Five members of the Seattle activist group the “Raging Grannies” were arrested by police Tuesday morning during a protest outside Terminal 5.
But it wasn’t easy.
The women, dressed in long skirts and sun hats and sipping from porcelain teacups, were bound together by so-called “sleeping dragons,” makeshift sleeves constructed with materials designed to make their removal difficult and time-consuming.
The “grannies” were part of two simultaneous protests against Shell’s offshore oil rig, which is at the terminal being prepared for Arctic drilling this summer.
While a group of younger protesters camped out on an overpass above, with two heavy oil drums and signs, the grannies chained their wooden rocking chairs together on the BNSF Railway tracks below. The women were also bound together by the homemade arm sleeves.
Seattle police Lt. Jim Arata warned the younger protesters that they had to move their oil drums and get off the overpass above Terminal 5, or face arrest. When the department’s Apparatus Response Team (ART) pulled up with a truck full of saws, jackhammers and other heavy-duty tools in case the protesters were chained to the oil drums, the protesters got up and walked away.
The five grannies, on the other hand, stayed put when the team arrived.
The department formed ART during Seattle’s 1999 WTO riots as a specialty team trained to safely remove protesters who chain themselves to objects or each other, Arata said.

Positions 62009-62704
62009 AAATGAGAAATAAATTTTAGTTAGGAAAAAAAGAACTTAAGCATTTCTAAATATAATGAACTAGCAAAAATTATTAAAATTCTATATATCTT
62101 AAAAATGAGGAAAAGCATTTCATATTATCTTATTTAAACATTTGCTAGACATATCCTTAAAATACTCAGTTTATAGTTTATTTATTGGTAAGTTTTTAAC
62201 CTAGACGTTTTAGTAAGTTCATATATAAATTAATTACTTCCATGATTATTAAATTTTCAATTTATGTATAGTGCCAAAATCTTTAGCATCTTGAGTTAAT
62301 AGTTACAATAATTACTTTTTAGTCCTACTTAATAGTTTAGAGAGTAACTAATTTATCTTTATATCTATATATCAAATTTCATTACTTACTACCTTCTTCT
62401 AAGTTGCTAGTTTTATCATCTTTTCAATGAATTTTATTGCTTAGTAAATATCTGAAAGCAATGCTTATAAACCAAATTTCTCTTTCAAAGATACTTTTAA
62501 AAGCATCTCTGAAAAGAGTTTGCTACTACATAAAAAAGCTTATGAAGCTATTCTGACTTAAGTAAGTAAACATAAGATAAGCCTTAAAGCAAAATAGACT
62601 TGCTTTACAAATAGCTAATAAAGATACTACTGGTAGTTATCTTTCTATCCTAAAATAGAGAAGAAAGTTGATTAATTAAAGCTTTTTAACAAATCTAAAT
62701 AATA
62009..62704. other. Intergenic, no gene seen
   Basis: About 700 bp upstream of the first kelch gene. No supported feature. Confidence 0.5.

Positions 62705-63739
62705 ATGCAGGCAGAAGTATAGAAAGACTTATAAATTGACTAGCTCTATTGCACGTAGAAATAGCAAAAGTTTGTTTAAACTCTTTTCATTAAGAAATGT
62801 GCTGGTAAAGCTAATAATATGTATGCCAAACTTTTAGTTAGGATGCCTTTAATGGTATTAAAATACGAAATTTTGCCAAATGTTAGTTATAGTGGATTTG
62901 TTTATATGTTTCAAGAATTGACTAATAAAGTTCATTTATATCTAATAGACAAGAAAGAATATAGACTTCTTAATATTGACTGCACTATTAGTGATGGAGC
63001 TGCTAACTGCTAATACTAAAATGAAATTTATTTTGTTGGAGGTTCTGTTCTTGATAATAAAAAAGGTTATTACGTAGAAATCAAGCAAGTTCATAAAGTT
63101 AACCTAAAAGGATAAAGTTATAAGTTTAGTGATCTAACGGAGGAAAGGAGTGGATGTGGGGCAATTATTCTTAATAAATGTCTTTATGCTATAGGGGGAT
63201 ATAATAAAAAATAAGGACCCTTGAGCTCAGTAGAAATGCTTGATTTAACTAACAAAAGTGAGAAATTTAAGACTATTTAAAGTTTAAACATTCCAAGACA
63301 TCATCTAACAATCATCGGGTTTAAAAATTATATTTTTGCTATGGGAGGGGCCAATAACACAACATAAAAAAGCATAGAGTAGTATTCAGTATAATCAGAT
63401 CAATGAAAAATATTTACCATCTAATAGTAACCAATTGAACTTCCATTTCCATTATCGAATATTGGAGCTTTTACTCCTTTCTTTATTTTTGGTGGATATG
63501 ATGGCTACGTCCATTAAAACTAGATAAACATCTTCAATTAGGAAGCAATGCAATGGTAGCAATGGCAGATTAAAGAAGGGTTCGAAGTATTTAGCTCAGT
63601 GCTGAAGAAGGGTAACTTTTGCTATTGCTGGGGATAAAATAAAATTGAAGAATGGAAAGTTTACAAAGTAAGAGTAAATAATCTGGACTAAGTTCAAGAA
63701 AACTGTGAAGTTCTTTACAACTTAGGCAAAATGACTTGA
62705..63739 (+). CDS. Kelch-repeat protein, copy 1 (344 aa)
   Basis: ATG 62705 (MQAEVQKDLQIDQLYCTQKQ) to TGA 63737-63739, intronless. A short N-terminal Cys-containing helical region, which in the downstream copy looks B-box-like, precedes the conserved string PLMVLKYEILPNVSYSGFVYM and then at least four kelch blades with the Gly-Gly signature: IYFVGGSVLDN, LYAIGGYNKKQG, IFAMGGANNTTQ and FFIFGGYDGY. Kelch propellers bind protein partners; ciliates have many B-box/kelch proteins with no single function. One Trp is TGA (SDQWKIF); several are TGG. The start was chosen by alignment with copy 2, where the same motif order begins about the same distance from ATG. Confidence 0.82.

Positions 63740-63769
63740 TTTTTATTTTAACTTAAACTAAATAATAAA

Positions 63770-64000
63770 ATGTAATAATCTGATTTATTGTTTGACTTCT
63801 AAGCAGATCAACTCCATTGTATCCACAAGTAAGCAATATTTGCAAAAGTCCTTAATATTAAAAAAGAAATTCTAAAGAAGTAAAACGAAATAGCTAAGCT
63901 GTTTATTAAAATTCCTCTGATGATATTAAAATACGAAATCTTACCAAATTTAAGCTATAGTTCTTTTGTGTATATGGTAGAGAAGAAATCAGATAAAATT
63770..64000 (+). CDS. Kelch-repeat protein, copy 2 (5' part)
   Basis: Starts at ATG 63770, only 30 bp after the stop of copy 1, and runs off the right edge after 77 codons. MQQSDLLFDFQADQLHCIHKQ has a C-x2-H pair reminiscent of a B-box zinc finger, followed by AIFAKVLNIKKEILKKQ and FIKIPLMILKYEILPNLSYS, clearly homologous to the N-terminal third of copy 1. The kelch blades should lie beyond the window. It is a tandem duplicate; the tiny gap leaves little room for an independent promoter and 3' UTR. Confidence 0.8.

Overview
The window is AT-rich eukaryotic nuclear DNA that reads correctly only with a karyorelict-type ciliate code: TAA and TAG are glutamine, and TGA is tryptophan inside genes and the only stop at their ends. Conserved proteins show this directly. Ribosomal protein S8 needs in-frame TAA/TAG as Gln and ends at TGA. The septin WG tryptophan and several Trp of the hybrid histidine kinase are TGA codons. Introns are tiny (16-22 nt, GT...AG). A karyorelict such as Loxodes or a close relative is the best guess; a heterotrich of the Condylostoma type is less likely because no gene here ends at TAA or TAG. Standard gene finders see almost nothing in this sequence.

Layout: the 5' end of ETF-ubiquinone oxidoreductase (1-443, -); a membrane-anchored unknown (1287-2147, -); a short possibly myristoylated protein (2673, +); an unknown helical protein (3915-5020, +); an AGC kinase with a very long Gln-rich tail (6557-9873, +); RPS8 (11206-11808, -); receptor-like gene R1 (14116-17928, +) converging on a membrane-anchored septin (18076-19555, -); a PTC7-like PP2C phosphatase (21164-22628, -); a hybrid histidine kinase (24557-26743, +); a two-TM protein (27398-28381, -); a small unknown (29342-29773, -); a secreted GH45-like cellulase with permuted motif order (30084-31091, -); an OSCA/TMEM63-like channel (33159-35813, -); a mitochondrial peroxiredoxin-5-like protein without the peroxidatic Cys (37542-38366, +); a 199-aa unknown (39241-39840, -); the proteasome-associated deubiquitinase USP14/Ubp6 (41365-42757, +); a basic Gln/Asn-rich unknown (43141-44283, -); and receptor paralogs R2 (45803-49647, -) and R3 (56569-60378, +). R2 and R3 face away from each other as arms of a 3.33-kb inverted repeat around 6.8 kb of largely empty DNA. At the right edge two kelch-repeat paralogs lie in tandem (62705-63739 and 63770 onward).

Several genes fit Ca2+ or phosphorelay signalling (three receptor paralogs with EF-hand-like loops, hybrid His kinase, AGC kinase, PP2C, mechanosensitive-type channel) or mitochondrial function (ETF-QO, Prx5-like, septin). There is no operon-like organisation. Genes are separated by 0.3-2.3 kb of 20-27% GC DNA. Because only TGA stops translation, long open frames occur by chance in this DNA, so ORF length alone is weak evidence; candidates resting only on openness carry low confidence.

ART members spent about 10 minutes sawing and cutting into two separate “sleeping dragons,” which linked the four “grannies” together by the arms.
Arata said that when police sawed through the duct tape-covered arm sleeves they found rope, rebar, metal and burlap. He said that police covered the grannies in fireproof blankets while they cut through the sleeves to protect them from flying debris.
“They’re meant to slow us down and defeat us,” Arata said about the sleeves.
While ART members worked, a nearby crowd of about 30 protesters chanted “rock on, grannies” and sang songs in support.
The five women — the oldest was 92 — were arrested for investigation of obstruction and pedestrian interference. They were processed and released from the department’s Southwest Precinct in West Seattle.
BNSF spokesman Gun Melonas said trains going through the area were held from 6:30 a.m. until around 10 a.m. because of the protest.
Southwest Precinct Capt. Pierre Davis the arrests “gave them [the grannies] a visual victory.” He said police were prepared for the two protests at Terminal 5 and had medics on scene in case there were any injuries.
Stina Janssen, a spokeswoman for the ShellNo! Action Council, which opposes Shell’s offshore Arctic oil-drilling fleet, said the protesters were trying to “block work Tuesday in order to stop Shell drilling’s oil rig from going out on time.”
Janssen said the grannies want to prevent Arctic drilling and keep “our planet inhabitable for future generations.”